A federal geophysicist told a Sandia audience last month that understanding rapidly changing Arctic weather conditions is vital to understanding the global climate.
“We can’t ignore Alaska. It’s not just their problem; it’s ours,” said Martin O. Jeffries.
Jeffries is acting technical director and research physical scientist at the U.S. Army Cold Regions Research and Engineering Laboratory. His talk was titled “Understanding and Predicting the Rapidly Changing Arctic: The Need for Enhanced Collaboration in Research.”
Among problems he discussed was the dramatically named polar vortex, credited with bringing wildly cold temperatures to the Midwest.
“The polar vortex has gotten the attention of many people over recent years,” Jeffries said. “It happens because the jet stream is weakening and doing more meandering. That’s because the Arctic is warming more quickly, which breaks down temperature differences” between Alaska and the lower 48 states. “There have always been outbreaks [of extreme cold] but now they are happening more frequently and in longer duration.”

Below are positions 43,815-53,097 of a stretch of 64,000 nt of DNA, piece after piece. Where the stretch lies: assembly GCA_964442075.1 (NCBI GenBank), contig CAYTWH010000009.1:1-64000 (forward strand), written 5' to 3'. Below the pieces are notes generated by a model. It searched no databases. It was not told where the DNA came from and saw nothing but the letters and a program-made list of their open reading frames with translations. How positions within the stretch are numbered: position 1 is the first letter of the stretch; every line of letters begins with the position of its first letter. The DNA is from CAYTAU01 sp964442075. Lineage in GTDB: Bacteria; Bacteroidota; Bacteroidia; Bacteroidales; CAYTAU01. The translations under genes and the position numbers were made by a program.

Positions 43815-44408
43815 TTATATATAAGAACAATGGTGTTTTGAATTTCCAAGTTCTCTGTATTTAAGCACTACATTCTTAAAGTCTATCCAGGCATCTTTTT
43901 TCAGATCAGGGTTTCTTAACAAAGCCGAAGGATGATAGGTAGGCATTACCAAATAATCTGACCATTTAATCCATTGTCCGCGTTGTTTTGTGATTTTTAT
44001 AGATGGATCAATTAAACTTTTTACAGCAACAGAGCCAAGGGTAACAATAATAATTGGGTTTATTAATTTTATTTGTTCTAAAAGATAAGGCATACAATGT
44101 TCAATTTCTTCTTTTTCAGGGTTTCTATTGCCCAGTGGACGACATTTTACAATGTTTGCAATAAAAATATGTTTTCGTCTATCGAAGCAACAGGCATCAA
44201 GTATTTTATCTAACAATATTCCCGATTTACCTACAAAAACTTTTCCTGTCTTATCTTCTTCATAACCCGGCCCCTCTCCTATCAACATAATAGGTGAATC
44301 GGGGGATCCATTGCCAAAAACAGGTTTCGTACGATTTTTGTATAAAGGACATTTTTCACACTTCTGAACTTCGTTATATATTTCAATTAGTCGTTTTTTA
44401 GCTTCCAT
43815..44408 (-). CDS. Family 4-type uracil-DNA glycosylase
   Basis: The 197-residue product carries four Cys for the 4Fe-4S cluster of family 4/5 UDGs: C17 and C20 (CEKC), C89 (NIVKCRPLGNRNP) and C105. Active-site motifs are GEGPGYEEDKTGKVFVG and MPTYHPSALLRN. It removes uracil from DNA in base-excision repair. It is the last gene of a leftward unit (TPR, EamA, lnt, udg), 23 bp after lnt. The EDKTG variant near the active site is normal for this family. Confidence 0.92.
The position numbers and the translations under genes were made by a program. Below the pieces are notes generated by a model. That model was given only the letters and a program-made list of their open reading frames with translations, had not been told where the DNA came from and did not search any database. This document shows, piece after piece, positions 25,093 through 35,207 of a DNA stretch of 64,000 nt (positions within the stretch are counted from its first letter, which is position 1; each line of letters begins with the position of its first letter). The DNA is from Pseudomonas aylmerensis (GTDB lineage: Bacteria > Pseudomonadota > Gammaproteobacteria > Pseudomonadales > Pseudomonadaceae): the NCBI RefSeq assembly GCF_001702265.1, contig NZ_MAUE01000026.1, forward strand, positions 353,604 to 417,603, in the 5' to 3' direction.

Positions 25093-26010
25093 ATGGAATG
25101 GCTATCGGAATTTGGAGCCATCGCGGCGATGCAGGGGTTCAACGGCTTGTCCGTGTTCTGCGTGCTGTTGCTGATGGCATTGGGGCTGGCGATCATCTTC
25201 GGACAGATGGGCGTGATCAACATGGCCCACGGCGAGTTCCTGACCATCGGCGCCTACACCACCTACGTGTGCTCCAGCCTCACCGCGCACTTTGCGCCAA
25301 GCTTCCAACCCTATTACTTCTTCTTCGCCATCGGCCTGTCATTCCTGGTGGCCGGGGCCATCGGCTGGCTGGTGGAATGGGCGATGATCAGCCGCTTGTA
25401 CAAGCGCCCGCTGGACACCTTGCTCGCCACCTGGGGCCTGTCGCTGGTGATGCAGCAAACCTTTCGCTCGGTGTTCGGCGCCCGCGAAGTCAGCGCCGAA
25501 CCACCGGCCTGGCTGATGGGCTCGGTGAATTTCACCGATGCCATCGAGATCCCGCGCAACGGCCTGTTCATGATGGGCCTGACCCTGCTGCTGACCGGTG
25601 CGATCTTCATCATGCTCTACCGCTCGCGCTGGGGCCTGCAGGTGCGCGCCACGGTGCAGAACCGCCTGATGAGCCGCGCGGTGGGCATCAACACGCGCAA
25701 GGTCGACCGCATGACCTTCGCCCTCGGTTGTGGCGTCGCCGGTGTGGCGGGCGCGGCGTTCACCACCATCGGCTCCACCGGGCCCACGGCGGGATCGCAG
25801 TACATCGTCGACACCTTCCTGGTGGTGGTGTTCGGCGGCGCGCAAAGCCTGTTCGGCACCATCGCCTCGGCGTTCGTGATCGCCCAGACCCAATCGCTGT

Jeffries, former executive director of the Interagency Arctic Research Policy Committee and past member of the White House Office of Science and Technology Policy, delivered his low-key insights with a calm demeanor that lent additional emphasis to his analysis.
“Not only has cold air reached south, but warm moist air gets up into Alaska, which leads to more rain in winter, creating thinner ice that changes the earth’s energy balance,” he said. “The ice has become much ‘younger,’ a proxy term for thinner.”
The ice, which breaks up more easily, leads to a dark ocean that absorbs energy and warms, rather than an iced-over ocean that reflects incoming energy upward. The thin ice also is weaker in restraining waves from crashing onto the coast where Native Alaskans live.
Jeffries left the changing face of nature to mention a commercial fact that has promoted collaborations among scientists: “A bright spot,” he said unexpectedly, “are lower-cost airfares.”
Increasing interest in the changing Arctic also has led to widely attended ministerial-level meetings to discuss Arctic-area problems and their larger implications. The sessions took place in 2016 and 2018 in the U.S. and Germany, respectively, with a third to be hosted by Iceland in Japan in 2020.
Jeffries’ talk, held in a small Sandia lecture hall, attracted an audience of about two dozen, with 50 more watching online. The talk was sponsored by Sandia’s Earth Science Research Foundation Speaker Series.
The next scheduled speaker in the series is U.S. Arctic Research Commission chair Fran Ulmer on May 23 at the Steve Schiff Auditorium.
Sandia employees can watch Jeffries’ talk here.